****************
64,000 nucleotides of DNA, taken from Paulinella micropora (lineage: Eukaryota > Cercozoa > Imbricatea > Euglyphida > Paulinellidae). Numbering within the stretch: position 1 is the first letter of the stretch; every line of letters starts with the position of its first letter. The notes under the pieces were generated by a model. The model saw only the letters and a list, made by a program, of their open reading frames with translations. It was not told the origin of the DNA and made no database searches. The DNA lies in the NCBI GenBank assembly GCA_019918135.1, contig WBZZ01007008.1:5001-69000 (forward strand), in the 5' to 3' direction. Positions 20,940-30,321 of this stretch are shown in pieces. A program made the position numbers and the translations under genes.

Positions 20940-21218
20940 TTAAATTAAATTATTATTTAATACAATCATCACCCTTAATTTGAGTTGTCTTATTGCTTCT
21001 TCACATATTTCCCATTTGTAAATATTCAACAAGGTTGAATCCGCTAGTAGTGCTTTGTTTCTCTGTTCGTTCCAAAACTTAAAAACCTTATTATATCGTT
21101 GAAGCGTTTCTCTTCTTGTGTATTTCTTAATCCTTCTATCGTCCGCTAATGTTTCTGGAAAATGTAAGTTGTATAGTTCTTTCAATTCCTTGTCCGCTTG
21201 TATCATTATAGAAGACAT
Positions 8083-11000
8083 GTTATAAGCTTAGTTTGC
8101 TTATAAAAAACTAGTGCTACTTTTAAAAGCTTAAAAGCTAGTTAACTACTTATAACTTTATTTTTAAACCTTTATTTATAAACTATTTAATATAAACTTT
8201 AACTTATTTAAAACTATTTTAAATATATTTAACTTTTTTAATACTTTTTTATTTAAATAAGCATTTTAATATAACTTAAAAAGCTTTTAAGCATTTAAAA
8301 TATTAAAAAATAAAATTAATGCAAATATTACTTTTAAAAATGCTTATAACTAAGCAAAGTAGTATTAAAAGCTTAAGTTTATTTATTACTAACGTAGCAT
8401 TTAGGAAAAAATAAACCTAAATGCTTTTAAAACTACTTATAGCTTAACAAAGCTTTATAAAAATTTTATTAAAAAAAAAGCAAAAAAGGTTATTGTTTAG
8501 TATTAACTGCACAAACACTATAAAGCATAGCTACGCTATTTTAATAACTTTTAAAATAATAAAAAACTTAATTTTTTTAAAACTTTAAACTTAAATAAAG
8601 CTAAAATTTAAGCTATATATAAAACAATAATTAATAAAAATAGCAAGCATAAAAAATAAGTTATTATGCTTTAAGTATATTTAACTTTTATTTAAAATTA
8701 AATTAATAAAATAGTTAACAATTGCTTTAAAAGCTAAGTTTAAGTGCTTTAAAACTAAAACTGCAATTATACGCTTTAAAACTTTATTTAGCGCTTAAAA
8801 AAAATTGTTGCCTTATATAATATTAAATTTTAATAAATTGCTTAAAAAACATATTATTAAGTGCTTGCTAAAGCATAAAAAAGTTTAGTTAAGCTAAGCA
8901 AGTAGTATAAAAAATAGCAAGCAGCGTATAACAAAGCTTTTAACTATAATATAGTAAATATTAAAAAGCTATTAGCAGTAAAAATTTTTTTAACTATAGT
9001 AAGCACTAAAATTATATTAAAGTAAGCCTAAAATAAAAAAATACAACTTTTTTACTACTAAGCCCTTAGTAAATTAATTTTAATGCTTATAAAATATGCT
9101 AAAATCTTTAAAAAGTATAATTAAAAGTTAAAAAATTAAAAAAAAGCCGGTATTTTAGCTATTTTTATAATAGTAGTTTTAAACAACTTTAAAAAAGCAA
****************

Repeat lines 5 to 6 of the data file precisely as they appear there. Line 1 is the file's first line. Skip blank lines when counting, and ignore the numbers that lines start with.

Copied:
21101 GAAGCGTTTCTCTTCTTGTGTATTTCTTAATCCTTCTATCGTCCGCTAATGTTTCTGGAAAATGTAAGTTGTATAGTTCTTTCAATTCCTTGTCCGCTTG
21201 TATCATTATAGAAGACAT